United States v. General Elec., 808 F. Supp. 584 (S.D. Ohio 1992)
December 4, 1992
GENERAL ELECTRIC, Defendant.
United States District Court, S.D. Ohio, W.D.
*585 Gerald Kaminski, Cincinnati, OH, John Phillips, Los Angeles, CA, James Helmer, Cincinnati, OH, for plaintiffs.
John Beatty, Cincinnati, OH, Roger Whitten, DC, for defendant.
CARL B. RUBIN, District Judge.
This matter is before the Court pursuant to 31 U.S.C. § 3730(d):
Any such person [qui tam plaintiff] shall also receive an amount for reasonable expenses which the court finds to have been necessarily incurred, plus reasonable attorneys' fees and costs.
Evidence and testimony was presented to the Court on November 30, 1992 and December 1, 1992.
The phrase "reasonable attorney fees" has been defined by the United States Court of Appeals for the Sixth Circuit in Northcross v. Board of Education of Memphis City Schools, 611 F.2d 624 (6th Cir. 1979). In Northcross, the Sixth Circuit followed other circuits in determining a "lodestar" rate, which is composed of the number of hours reasonably expended times a reasonable hourly rate. To that determination, a "multiplier" may be added. In this matter the parties have stipulated that the result of this calculation amounts to $2,416,464.75 (Doc. 123, Ex. A) in fees, plus $221,513.99 (Doc. 123, Ex. G) in expenses.
General Electric argues, among other things, that counsel Hall & Phillips will receive an unconscionable rate of compensation in this matter. General Electric points out that the relator, Mr. Walsh, has entered into a contingent fee contract with counsel whereby counsel will receive 25 percent of the Court's award to Mr. Walsh. Hall & Phillips stands to collect some 80 to 85 percent of that contingent fee as its share thereof, in addition to nearly $1.8 million requested as its statutory fee. The total of the contingent and statutory fee figures does appear to be an extraordinarily high rate of compensation for legal services.
The Court, however, is impaled on the horns of a legal dilemma. Mr. Walsh has a right to dispose of his award in any fashion he wishes. He may save it, invest it, give it away or engage in transactions which General Electric and the Court both might feel to be imprudent. The question of Mr. Walsh's wisdom in disposing of an award, however, is not a matter which this Court may consider. If the Court reduces the overall award simply to reduce the contingent attorney fees, it will not inure to the benefit of General Electric. All that will be accomplished is that the funds retained on hand will be divided between Mr. Walsh and the United States in a somewhat different fashion.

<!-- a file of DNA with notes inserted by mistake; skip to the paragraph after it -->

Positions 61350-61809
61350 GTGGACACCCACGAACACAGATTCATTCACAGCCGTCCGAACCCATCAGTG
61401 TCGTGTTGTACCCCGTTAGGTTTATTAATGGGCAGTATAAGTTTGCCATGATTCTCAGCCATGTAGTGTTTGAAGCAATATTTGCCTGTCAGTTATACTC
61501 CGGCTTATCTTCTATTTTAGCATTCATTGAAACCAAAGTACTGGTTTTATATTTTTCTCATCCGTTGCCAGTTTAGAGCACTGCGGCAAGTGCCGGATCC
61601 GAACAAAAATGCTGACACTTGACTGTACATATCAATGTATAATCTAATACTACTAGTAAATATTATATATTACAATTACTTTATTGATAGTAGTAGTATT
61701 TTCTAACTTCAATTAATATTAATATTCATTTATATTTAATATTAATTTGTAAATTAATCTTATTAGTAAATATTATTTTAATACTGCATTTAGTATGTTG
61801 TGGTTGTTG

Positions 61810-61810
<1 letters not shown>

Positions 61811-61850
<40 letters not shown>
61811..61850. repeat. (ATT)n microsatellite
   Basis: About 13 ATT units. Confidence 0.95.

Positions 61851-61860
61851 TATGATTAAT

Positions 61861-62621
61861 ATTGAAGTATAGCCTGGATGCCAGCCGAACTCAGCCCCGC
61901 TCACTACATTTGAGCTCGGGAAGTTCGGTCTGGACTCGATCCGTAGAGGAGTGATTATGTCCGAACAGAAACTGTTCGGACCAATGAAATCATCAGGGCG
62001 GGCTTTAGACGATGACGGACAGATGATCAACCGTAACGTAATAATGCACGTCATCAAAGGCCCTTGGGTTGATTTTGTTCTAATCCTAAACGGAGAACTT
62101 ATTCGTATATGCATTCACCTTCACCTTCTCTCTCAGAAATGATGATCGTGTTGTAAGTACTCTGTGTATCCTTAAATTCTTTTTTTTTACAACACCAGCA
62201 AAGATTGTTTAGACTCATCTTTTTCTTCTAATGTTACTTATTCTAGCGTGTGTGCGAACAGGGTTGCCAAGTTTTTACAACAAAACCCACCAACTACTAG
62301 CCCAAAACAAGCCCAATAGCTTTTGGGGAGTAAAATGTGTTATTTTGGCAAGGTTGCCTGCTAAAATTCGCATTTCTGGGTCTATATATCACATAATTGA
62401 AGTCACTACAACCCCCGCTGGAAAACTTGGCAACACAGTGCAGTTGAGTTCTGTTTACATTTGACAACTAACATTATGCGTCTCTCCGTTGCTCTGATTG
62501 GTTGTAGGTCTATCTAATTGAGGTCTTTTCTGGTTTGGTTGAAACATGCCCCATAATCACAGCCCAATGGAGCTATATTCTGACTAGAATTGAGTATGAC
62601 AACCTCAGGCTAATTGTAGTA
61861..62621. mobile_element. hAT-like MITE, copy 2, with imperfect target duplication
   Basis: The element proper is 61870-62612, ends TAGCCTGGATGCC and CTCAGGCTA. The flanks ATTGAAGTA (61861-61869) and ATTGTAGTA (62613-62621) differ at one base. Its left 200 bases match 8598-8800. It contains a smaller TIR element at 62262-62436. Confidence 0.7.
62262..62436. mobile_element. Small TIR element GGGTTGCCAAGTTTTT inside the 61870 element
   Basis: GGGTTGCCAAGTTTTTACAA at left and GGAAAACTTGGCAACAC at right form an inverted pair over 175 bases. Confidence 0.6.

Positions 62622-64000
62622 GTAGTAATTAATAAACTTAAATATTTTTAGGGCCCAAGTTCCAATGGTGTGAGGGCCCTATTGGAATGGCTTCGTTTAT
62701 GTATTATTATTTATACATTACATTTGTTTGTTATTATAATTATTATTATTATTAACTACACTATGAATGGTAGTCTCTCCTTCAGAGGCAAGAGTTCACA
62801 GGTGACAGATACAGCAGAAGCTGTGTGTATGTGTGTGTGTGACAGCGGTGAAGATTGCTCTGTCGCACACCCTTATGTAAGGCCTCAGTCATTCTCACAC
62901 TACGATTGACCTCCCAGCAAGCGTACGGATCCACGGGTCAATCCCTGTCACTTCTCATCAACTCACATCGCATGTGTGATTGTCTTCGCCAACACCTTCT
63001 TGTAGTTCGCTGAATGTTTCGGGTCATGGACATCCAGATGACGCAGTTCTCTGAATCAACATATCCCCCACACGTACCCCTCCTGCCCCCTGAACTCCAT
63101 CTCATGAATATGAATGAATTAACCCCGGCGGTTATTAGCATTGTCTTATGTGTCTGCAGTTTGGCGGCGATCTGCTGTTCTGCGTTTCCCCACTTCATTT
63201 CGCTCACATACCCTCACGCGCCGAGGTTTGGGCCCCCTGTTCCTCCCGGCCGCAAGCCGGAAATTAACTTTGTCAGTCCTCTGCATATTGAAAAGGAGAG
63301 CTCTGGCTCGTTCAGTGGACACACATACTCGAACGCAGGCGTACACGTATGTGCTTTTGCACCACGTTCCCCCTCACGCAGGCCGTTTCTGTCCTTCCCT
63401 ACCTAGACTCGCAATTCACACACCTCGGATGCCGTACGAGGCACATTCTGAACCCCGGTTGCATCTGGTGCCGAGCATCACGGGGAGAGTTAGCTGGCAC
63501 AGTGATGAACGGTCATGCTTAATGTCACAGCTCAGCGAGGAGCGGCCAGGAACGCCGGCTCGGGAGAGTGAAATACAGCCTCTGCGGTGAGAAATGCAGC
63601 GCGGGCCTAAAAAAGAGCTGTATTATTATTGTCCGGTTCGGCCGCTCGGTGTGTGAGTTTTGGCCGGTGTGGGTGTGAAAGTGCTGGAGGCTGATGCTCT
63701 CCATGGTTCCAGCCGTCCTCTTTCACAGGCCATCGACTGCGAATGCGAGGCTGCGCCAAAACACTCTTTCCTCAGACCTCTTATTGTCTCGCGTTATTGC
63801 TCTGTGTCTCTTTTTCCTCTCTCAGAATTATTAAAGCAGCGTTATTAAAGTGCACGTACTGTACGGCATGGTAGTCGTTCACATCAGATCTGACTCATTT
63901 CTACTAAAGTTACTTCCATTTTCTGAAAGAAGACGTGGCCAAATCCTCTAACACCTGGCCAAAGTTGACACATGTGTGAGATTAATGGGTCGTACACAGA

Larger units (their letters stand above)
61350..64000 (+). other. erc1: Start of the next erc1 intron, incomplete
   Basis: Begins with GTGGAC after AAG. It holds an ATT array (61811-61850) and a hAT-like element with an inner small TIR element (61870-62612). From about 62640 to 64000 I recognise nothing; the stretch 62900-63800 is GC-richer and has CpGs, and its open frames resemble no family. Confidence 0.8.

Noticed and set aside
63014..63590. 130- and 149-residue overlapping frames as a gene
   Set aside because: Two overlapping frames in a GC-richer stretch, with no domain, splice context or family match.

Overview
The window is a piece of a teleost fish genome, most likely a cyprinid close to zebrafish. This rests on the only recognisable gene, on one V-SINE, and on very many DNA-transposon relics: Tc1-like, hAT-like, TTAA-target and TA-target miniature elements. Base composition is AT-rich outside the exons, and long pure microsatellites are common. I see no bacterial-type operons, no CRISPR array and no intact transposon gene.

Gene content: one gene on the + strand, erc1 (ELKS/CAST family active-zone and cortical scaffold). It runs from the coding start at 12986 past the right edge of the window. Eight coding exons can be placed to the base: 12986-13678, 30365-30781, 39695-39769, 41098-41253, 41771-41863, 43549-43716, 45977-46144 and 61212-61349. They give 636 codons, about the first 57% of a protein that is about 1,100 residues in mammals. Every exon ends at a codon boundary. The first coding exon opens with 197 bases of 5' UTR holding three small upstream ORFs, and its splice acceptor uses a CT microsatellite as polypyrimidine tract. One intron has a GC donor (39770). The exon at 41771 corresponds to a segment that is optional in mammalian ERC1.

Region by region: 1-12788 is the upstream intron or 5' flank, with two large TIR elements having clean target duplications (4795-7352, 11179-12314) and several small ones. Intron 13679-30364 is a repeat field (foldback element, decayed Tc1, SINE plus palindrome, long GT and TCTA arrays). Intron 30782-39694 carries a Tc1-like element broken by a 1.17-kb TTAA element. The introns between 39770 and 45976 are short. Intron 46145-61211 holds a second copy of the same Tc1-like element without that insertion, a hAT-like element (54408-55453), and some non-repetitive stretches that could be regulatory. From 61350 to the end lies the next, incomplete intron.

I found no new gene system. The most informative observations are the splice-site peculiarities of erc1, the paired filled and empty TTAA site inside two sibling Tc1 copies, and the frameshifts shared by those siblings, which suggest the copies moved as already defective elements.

The other horn of the dilemma occurs from a reading of § 3730(d). The language is specific and mandatory. If, in accordance with the statute, the "person shall receive ... reasonable attorney's fees," and if the defendant, General Electric, has agreed to what in this circuit is the standard for reasonable attorney fees, the Court has no apparent choice.
This is a matter for Congressional inquiry, or perhaps a determination by an appellate court. The Court does note in passing that in the case of Venegas v. Mitchell, 495 U.S. 82, 110 S. Ct. 1679, 109 L. Ed. 2d 74 (1990), the Supreme Court of the United States found no fault with attorneys receiving both a contingent fee and court-awarded attorney fees. In that case, the Court was considering 42 U.S.C. § 1988, which provides for a discretionary award. Here, the award is mandatory and the Court is denied any choice. In the absence of any other controlling authority, this Court can only invite General Electric to present this matter to the United States Court of Appeals *586 for the Sixth Circuit and perhaps thereby instruct district courts on how to proceed in these circumstances.
Among General Electric's numerous other arguments for reducing the fee award to relator's counsel, there is one that the Court finds persuasive. General Electric should not be obliged to pay attorney's fees for time expended on matters not directly related to the litigation against it. Such inappropriate fees include time devoted to obtaining immunity for Mr. Walsh, providing testimony before Congress, and addressing members of the media. The parties have agreed that the total fee claimed for those items is $46,353.50. (Doc. 125, p. 21). The Court therefore finds that the award should be reduced by that amount.
In accordance with the foregoing and pursuant to 31 U.S.C. § 3730(d), counsel for the qui tam plaintiff hereby are awarded $2,370,111.25 as attorney fees, and $221,513.99 as costs in full, as required by such section. Such sums shall be paid by the General Electric Company.
IT IS SO ORDERED.